Monday, August 30, 2010

Really Real 1st Day

Today was EM's true first day of Kindergarten. The older grades started last Monday, and the Kindergartners go that first day, only to have to wait an entire week until they can go back. The rest of the week is spent assessing each, individual kindergartner's intelligence. So today was it, the big day, her first footsteps down the path of public education. I had planned to walk her up to school, but Mother Nature put a damper on that idea. So rather than fight the masses to find a parking spot, lug three children through the downpour to get EM in the building and in the right classroom, I let my friend take her instead. Tell me I'm not a bad mom. Tell me I won't regret missing that opportunity for the rest of my life. I went with her last Monday to her "pseudo" first day - tell me that was GOOD enough. Instead of seeing her tackle this new challenge with my own eyes (which may or may not have been filled with tears had I been there), I had to receive a second-hand account of how she put on her determined face and walked confidently into her classroom. She hung up her raincoat, and looked around, unsure what to do next. She watched the other kids, looking for some inspiration. She took her things out of her backpack, and then wondered what to do with it now. She figured it out, and hung it up with her jacket. She marched her skinny little self in her skinny little jeans (is it wrong that I covet my 5-year-old's body? Seriously, if I looked as good as she does in skinny jeans I'd be wearing them daily...I digress) into that Kindergarten class. She owned her first day. I'm as proud as any mommy could be. I actually think it was for the best that I wasn't there. I don't think her first-day-of-Kindergarten story would be the same if she'd had her smother-mother making sure every little thing she did was exactly what she was supposed to do.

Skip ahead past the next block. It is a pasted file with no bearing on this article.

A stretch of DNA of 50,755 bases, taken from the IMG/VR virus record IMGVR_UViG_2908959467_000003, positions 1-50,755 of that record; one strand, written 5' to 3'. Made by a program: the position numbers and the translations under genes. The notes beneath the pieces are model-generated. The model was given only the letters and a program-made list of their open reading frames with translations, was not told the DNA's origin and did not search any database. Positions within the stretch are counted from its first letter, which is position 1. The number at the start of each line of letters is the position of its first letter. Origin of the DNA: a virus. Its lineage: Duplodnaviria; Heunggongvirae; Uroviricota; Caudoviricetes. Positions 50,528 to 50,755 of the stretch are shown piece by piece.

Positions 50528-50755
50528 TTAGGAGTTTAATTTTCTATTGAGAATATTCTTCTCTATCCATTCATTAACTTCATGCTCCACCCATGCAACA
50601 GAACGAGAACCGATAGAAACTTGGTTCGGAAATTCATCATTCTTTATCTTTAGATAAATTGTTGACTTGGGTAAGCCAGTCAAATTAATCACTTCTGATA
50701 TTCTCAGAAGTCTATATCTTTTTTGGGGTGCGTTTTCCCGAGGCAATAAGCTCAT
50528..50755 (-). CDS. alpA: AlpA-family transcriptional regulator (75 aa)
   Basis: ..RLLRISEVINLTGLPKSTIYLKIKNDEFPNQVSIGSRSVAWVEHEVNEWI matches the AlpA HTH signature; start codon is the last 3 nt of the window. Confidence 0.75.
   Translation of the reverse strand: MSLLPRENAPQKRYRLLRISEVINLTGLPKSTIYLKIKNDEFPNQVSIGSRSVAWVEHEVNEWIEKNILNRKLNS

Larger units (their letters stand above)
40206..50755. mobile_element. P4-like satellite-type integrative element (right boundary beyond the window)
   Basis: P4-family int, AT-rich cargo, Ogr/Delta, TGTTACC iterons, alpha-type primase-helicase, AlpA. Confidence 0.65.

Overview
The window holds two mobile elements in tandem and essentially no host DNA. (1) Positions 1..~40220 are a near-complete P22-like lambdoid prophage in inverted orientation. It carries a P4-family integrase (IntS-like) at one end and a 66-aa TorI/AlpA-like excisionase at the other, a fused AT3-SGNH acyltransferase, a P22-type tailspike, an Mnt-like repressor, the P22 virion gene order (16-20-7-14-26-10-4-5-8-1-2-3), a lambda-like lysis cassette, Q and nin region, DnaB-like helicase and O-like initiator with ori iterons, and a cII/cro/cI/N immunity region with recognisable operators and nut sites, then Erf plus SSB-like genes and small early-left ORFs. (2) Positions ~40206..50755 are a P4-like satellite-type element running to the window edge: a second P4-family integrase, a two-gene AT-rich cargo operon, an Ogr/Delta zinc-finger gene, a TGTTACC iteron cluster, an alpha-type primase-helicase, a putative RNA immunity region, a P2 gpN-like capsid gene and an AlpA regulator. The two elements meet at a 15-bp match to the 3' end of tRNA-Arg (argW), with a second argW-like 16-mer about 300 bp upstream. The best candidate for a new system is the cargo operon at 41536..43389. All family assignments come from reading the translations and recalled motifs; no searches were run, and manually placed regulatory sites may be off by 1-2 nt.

At EM's assessment the parents were asked to fill out a questionnaire. The last question asked something along the lines of "What do you expect out of your child's Kindergarten experience?" The answer I wrote was something like, "I hope she has a positive and fun experience. I want her to make new friends. I hope her love for learning continues to grow. I hope she develops confidence in herself." After today, I think we're on the right track. What I didn't write, but want her to remember is this: "I hope that even though there will be more influences in your life now that you have entered this big, new world, that your father's and my influence will still have an impact. I hope that within your circle of friends your sisters are always included. I hope that you remember to be nice, to remember how our words make other people feel, to listen, to tell the truth, to obey, to not be a tattle-tell. I hope you don't change too much, because I love your silly faces and voices and made-up words, I love your laugh, I love your desire for perfection, I love YOU. I hope you recognize how smart you are and that you can do anything - just don't give up when you think it's too hard. Most importantly, I hope that you don't let others determine how you feel about yourself. Know that you are a beautiful, talented, and amazing daughter of God. Knowing that will make all the difference in your life. Please, please, please don't lose that confidence you had today as you faced your first day of school. Don't let some 4'10" 80-pound girl make you think there's something wrong with you because you don't look like she does (okay, maybe this discussion can wait for junior high or high school - or hopefully this will never be YOUR issue). I hope you have the best year of Kindergarten ever!"

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